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A new rule proposed by the Trump administration would roll back Obama-era protections from discrimination in the medical field against transgender patients and those who have had abortions. (Photo: @civilrightsorg/Twitter)

In Latest Attack on Women and Trans People, Trump Invites Medical Providers to Discriminate Against Already-Marginalized Patients

"Trans people are being killed in the street and the administration wants to help facilitate more death."

Julia Conley

The Trump administration unveiled on Friday its second attack in three days on the rights of transgender people and women, proposing a rule that would gut Obama-era protections against discrimination in the medical field.

The proposed rollback of the Healthcare Rights Law, or Section 1557 under the Affordable Care Act (ACA), would remove discrimination protections for transgender people and patients who have obtained abortions, suggesting that it's acceptable for healthcare providers to refuse care to such patients.

"Trans people are being killed in the street and the administration wants to help facilitate more death," Chase Strangio, a staff attorney at the ACLU, tweeted. "Announcing policies that will take away healthcare and shelter protections in a single week...So many people will die."

The Healthcare Rights Law prohibits discrimination in the medical field on the basis of sex, race, religion, and other characteristics, and in 2016 the Obama administration included "gender identity" and a history of "termination of pregnancy" as examples of sex discrimination.

"I shudder to think what this rule will inspire."
—Fatima Goss Graves, National Women's Law Center
Under the new proposed rule, the medical field would no longer be directed to take gender identity—defined by the Obama administration as one's "internal sense of gender, which may be male, female, neither, or a combination of male and female, and which may be different from an individual's sex assigned at birth"—into consideration and would instead recognize gender as tied only to physical characteristics at birth.

The proposal gives tacit approval to doctors if they refuse to treat transgender patients or otherwise treat them unfairly, and could lead to transgender Americans facing even more barriers to quality care than they already do, critics say.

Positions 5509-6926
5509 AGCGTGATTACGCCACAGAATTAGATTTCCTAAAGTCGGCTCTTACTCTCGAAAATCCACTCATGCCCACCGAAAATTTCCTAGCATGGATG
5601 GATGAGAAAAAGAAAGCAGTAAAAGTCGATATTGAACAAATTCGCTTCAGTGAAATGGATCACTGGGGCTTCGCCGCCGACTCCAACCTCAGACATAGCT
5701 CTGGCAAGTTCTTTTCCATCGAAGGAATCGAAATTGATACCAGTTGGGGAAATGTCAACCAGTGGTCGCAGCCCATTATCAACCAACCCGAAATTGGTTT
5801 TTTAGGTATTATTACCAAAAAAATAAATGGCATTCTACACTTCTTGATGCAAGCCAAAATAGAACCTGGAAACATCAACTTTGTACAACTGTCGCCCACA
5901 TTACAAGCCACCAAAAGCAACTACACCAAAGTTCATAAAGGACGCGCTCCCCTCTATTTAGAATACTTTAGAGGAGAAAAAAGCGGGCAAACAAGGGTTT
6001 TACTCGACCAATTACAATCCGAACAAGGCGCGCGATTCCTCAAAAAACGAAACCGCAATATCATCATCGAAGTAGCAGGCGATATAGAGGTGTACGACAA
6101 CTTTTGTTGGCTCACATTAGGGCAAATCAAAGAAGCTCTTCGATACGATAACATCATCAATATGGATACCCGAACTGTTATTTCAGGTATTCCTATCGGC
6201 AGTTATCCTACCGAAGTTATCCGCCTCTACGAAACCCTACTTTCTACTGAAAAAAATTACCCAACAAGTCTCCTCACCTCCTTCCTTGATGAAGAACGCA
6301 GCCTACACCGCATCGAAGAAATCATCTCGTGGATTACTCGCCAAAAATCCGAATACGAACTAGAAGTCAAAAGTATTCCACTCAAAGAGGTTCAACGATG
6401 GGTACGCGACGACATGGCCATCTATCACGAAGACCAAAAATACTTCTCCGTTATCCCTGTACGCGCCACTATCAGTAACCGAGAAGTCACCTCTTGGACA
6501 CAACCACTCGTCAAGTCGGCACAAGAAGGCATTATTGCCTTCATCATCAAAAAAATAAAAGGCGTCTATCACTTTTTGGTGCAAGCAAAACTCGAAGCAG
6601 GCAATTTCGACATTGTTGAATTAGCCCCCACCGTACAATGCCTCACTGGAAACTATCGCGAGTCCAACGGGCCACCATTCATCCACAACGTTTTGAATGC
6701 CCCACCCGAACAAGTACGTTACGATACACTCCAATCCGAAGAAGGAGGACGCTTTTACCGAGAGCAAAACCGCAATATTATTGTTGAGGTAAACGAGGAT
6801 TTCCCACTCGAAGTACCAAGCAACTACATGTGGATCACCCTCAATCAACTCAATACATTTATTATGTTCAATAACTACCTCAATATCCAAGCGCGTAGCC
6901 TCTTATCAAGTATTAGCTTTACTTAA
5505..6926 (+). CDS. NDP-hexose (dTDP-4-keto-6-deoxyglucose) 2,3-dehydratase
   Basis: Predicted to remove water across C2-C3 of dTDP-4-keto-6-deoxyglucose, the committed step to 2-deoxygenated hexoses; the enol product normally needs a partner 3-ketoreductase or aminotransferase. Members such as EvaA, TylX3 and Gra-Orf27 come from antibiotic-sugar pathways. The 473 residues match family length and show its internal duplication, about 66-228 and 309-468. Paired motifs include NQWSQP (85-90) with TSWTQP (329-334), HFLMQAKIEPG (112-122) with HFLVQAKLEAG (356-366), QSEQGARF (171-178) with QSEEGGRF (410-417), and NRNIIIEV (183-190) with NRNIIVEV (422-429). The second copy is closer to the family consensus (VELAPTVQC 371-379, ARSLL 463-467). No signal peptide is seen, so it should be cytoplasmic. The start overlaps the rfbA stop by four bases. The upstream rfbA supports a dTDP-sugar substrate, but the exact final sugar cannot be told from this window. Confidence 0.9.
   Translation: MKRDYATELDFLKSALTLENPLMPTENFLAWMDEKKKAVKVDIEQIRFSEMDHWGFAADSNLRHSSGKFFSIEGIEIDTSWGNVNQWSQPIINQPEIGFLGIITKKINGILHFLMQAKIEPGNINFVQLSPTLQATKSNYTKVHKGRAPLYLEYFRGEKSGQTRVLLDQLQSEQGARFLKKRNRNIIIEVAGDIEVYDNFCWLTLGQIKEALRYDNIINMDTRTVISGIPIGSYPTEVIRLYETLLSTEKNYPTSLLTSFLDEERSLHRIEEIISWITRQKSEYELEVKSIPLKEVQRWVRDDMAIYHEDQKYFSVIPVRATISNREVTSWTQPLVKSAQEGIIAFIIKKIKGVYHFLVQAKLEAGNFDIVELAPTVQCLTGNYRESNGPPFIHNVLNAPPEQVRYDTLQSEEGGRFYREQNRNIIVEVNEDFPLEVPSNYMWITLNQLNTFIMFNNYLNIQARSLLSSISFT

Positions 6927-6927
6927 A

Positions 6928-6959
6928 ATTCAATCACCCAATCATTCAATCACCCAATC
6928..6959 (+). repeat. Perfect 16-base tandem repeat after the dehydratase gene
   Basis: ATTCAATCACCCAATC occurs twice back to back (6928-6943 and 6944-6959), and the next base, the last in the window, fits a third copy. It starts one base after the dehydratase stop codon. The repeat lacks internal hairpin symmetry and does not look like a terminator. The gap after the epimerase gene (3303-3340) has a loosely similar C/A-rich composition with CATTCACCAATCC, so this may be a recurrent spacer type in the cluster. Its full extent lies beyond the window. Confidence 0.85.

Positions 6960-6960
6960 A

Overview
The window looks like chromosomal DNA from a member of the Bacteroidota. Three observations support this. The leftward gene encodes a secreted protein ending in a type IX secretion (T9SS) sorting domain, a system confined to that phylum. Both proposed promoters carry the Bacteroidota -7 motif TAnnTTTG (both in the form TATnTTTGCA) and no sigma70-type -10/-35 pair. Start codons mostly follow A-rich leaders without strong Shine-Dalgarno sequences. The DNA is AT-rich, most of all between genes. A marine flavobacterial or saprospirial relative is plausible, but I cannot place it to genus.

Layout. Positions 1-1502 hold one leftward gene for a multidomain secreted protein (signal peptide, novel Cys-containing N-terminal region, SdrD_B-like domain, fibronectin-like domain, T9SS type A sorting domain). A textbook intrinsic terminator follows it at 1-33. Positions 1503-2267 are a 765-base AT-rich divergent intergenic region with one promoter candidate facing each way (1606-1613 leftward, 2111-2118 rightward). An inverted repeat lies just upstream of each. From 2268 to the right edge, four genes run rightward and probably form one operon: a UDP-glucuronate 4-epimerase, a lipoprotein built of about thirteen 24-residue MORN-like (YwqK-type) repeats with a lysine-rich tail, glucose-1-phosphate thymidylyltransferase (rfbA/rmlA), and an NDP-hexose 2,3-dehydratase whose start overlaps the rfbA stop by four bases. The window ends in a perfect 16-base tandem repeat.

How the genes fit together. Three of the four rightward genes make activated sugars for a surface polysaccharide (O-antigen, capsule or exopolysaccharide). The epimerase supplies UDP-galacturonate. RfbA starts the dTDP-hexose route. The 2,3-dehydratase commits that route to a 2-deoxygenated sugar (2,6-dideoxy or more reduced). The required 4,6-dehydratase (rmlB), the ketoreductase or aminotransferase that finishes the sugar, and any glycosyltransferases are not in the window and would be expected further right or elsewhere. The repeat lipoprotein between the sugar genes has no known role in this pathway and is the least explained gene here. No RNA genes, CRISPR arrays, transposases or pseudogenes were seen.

"Predicated on little more than prejudice, this proposal will abandon two million Americans who already face significant barriers to accessing adequate and life-saving health care," Mara Keisling, executive director of the National Center for Transgender Equality, said in a statement. "If permitted, this rule will promote ignorance and hate that no American should have to face while seeking care, and we are ready to fight it with everything we've got."

Numerous studies have identified a lack of medical training for doctors regarding how to care for transgender patients, difficulty obtaining insurance coverage, and outright discrimination as impediments to quality care that transgender people face.

Kris Hayashi, executive director of the Transgender Law Center, warned that the rule will directly put some of the most vulnerable populations in the U.S. in danger.

"Everyone should be able to go to the doctor when we need help without being turned away or denied treatment because of who we are," Hayashi said in a statement. "This rule dangerously encourages illegal discrimination, putting the lives of transgender people in jeopardy—particularly for trans people living with HIV, Black transgender people and people of color, trans people with disabilities, and rural and Southern trans folks."

Under the rule, the Health and Human Services Department (HHS) would also lift discrimination protections for women who have had abortions, allowing doctors to refuse them care. The rule was introduced weeks after the administration proposed another measure which would allow doctors and nurses to decline to treat people if the provider has moral or religious objections.

"The Trump-Pence Administration is attacking abortion rights AGAIN through a proposed rule to gut protections under the Health Care Rights Law," Rep. Barbara Lee (D-Calif.) tweeted. "This proposed rule is dangerous and wrong."

National Women's Law Center president Fatima Goss Graves expressed concern that the rollback of Section 1557 would have wide-ranging effects on patients who already face marginalization.

"The Healthcare Rights Law was groundbreaking," Goss Graves said in a press call. "It meant that finally there were explicit discrimination protections in healthcare...It meant no provider could refuse to treat a woman because she had an abortion."

"I shudder to think what this rule will inspire," she added. "I worry today about the patients in this country that are scared that they won't get the care they need."

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